One of the mysteries of the English language finally explained.
An inadequate blood supply to an organ or part of the body, especially the heart muscles.
- ‘If a person is having low blood flow or ischemia of the heart, we would treat that.’
- ‘Although this may be secondary to sudden decompensation of chronic heart failure, myocardial ischemia is also common.’
- ‘In critical leg ischemia, blood flow is inadequate to meet the metabolic demands of the limb even at rest.’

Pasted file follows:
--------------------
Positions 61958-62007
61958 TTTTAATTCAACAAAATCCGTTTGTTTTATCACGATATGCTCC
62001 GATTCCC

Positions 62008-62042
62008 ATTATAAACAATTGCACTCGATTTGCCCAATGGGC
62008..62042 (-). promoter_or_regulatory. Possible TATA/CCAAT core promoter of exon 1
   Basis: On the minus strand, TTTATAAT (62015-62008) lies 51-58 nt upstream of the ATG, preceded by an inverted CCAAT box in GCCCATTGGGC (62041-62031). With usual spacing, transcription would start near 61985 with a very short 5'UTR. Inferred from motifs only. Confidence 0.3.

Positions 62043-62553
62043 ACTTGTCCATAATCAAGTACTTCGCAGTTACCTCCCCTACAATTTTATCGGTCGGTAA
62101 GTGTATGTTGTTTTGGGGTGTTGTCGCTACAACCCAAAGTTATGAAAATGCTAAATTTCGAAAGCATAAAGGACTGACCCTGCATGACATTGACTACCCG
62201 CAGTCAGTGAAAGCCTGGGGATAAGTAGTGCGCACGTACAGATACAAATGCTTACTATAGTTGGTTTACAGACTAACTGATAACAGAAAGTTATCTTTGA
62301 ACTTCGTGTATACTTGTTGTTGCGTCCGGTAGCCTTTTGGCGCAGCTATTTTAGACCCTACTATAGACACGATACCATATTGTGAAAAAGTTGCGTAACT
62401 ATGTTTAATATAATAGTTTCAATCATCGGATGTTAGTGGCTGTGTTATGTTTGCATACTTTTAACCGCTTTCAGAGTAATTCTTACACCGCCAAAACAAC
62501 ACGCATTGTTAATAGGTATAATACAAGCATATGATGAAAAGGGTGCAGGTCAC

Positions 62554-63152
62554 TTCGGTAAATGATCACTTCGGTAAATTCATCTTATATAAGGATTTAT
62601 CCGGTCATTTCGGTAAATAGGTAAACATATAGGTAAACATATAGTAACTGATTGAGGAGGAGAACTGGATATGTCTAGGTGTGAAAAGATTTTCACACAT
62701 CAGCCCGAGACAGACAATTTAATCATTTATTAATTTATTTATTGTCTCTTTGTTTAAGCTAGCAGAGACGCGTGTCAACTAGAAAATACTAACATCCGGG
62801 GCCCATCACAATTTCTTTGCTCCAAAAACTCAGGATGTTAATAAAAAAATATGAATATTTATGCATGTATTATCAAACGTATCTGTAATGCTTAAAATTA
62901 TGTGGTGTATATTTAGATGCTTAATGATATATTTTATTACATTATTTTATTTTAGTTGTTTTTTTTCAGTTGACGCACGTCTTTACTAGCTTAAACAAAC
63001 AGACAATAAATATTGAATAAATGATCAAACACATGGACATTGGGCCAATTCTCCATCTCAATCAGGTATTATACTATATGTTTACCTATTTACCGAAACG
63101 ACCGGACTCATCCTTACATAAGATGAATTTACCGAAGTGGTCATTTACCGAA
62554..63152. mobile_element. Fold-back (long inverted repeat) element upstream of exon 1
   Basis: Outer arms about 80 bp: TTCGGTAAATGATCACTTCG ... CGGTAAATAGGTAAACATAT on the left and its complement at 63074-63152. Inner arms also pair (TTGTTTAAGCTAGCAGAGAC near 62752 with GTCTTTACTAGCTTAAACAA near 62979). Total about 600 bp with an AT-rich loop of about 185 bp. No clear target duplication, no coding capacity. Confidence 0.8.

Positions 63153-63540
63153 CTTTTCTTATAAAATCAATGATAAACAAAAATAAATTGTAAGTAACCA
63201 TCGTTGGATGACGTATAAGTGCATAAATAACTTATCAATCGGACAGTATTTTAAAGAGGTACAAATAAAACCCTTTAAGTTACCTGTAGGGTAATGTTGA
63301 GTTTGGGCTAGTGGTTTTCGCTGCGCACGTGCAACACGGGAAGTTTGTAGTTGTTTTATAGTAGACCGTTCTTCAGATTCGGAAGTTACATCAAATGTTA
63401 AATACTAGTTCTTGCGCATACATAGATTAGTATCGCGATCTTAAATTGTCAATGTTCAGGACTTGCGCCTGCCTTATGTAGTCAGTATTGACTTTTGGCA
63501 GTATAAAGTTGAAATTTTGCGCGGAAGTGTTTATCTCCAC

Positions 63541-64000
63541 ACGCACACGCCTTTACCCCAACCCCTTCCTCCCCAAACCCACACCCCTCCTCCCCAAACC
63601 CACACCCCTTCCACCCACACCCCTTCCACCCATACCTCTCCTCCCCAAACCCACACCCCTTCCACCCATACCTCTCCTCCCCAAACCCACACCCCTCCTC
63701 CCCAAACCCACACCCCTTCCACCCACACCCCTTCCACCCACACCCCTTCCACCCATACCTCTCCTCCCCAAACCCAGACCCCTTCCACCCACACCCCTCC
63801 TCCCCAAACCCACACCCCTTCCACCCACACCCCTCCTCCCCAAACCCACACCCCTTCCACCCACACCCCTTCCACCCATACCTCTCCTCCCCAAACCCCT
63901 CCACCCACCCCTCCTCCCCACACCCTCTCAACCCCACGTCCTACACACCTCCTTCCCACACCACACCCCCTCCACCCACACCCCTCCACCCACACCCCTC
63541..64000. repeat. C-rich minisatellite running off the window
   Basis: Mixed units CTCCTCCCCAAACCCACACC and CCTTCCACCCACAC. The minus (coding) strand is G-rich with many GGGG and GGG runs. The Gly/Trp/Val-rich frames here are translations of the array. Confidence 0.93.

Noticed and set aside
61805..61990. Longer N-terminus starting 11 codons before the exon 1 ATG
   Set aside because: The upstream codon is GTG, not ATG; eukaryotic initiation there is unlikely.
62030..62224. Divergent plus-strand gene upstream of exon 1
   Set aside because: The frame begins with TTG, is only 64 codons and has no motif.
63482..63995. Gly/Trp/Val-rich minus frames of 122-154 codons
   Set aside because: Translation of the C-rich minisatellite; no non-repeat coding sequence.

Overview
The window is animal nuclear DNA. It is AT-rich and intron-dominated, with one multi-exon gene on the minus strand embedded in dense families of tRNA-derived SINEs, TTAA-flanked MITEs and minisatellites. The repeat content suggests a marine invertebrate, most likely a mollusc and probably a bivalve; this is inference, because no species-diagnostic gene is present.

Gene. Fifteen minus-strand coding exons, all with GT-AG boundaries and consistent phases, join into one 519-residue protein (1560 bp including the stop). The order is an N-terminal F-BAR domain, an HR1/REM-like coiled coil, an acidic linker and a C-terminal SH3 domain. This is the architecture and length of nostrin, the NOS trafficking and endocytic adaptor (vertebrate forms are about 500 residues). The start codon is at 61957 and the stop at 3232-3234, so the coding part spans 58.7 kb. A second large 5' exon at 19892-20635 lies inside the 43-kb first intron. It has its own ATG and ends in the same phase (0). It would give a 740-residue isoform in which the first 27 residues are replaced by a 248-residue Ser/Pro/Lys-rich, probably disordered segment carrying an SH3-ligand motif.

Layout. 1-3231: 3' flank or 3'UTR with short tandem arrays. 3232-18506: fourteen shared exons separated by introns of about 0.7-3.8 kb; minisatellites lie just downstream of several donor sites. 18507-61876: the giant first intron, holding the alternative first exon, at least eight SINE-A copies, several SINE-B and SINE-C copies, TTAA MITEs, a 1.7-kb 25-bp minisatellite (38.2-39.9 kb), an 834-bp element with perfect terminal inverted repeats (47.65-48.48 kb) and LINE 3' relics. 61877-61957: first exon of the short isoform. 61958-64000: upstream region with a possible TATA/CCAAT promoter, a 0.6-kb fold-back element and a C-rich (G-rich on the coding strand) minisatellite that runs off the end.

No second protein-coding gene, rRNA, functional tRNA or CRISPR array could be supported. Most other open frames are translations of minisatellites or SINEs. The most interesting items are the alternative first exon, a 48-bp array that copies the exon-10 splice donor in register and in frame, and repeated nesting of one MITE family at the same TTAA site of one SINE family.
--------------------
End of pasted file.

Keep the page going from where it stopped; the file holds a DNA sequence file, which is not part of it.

- ‘Local factors include the presence of foreign bodies, tissue maceration, ischaemia, and infection.’
- ‘In the lower extremities, arteriosclerosis causes ischemia of the calf muscles during ambulation.’
- ‘In fact even with the improved blood supply, the heart goes into ischaemia again.’
Late 19th century (denoting the staunching of bleeding): modern Latin, from Greek iskhaimos ‘stopping blood’, from iskhein ‘keep back’ + haima ‘blood’.
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